The action sequences throughout the fourth installment are exquisite, from the opening scene involving a flamethrower, a burning building, and a half-naked Murtaugh strutting like a chicken (don't ask, just watch), to the climactic showdown that pays genuine tribute to Jet Li's masterful martial art skills. As for chemistry, the bond between these characters is so strong by now that you sometimes feel like you're watching a TV series in its sixth season, such is the warm familiarity between the audience and the personalities on the screen. The humor is more fluid than ever, aided immeasurably by the casting of comedian Chris Rock, who like Li does a great job of making his presence known in some memorable verbal tirades that would bring a smile out of the Farrelly brothers. But it's the verbal and emotional jousting between Glover and Gibson that makes this fourth episode especially appealing; both are in peak form with great physical and verbal timing. One can only hope that if this is indeed the last of the Lethal films, that it won't be the last time we see Glover and Gibson together on screen. -- Jeremy Storey
This film, hopefully, will start Jet Li's Hollywood career! The producers and Paramount saw the response that Jet Li received and immediately signed him to a reportedly 3 picture upon reviewing his performances in Lethal Weapon 4. Please note the specifics of his background and future and the bottom of this page.
Directed by Brett Ratner
Cast: Darion Basco, Dustin Nguyen, Garrett Wang, Keiko Agena, Lindsay Price, Stan Egi, Tamlyn Tomita
Spend three days in the colorful land of Venice Beach, California, where living seems to mean you don't fit in anywhere else.
Isaac (Dustin Nguyen, 21 JumpStreet) has been looking for love all his life when Thaise (Tamlyn Tomita, The Joy Luck Club), full of mystery and attitude, walks right into his boardwalk cafe. Little does either know that Thaise has been followed from New York by her fiance Mingus (Stan Egi, Rising Sun), who desparately wants what Thaise has.
At a Home Grown Yellow Power Party, where the dopest of the dope come to get down, Isaac's friends Slim and Troy also find themselves at turning points in their lives.
Slim (Darion Basco, The Brady Bunch Movie), along with best pal Casey (newcomer Keiko Agena), is on a spiritual quest for enlightenment, income and an escape from Crankshaft (newcomer Adam Collis), an original gangsta from whom he has won a low-down, badass, don't-mess-wid-me" lowrider.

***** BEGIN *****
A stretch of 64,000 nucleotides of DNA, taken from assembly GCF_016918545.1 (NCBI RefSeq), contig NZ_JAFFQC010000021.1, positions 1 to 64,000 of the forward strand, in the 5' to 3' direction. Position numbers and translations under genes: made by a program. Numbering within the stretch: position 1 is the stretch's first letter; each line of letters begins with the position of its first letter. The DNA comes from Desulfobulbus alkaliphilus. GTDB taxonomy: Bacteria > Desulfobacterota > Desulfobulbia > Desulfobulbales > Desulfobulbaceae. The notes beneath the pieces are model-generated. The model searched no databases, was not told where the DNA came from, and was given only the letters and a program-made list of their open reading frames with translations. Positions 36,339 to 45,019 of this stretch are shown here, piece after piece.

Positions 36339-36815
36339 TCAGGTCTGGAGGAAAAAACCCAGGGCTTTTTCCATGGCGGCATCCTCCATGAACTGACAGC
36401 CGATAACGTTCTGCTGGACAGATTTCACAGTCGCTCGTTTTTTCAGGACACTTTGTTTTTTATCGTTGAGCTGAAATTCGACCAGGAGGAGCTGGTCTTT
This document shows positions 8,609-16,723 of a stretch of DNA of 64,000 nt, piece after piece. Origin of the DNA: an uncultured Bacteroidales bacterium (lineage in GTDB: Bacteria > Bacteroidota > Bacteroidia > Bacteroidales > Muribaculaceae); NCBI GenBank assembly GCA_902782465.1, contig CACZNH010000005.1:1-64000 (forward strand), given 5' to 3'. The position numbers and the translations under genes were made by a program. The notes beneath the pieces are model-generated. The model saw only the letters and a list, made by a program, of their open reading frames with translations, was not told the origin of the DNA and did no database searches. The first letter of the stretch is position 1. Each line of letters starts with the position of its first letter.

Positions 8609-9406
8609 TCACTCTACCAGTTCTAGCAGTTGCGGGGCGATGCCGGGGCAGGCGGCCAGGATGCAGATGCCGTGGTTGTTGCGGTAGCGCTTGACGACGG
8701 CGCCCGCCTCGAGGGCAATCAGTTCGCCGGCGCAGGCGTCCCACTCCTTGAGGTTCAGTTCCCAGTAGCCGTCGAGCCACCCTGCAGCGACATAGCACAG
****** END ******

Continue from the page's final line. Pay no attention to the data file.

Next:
Troy (Garrett Wang, Star Trek: Voyager), supported by his girlfriend Cleveland (Lindsay Price, Beverly Hills 90210) stands poised on the brink of silver-screen stardom when French auteur director Jean Jacques Baudelaire (Francois Giroday) hires him to star in his latest epic.
Together these friends discover that to find what's missing in their lives sometimes means giving up what seems most important
In our independent filmmakers, a closer and poignant glimpse of life's realities are often seen. Since taking chances is generally not what the big studios do, many times these kind of films are not seen by a wide audience. They do, however, deserve to be seen. Great directors, screenwriters, visionaries, etc. often have started out this way. Successful examples include directors such as Steven Spielberg, Wayne Wang, Spike Lee and the list goes on. Film studios such as Miramax take chances on these creative people because many people want to see something real that they can relate to, instead of the canned storylines that always fill the theaters. If you're interested in watching something close to the heart and soul of the communities' heart, check out this film.
Directed by Chris Chan Lee
Cast: Soon Tek Oh, Amy Hill, Emily Kuroda, Sharon Omi, and Charles Chun, Burt Bulos, Michael Chung, Angie Suh, Mia Suh, Lela Lee, John Cho, Jason Tobin, Mary Chen.
This is another film, like the film "hundred percent" above, deserves to be seen. It is not a perfect film, but a passionate film that deserves to be seen by all that want to watch something more than Hollywood's stereotypical images of Asian / Asian Pacific American (during the rare times that they are even seen) communities. So, if you're looking for something good to see, check out this film.
YELLOW is a critically acclaimed drama/comedy about one life-changing night in the lives of eight friends in Los Angeles. A dozen Asian American rock/hip hop bands are on the soundtrack. This is the stylish, upbeat, & hard-hitting AA comedy you've been waiting for. For more information about this independent film, please click HERE
Read what the press has wrote about this picture!
"A different kind of culture shock. The film is fascinating in the way it manages to be both about Korean-American society and about young Gen-Xer's who could be of any race."
"Richly deserves to break out into regular runs. The experience of watching Chris Chan Lee's YELLOW is akin to seeing 'AMERICAN GRAFFITI' for the first time. Exceedingly well-drawn and likable young people. YELLOW packs a terrific punch, a knockout feature."
"A caffeinated and pointedly hip slice of Los Angeles."
"Burgeoning romances, an off-beat ensemble cast and a question of courage are all in this good-natured teen comedy."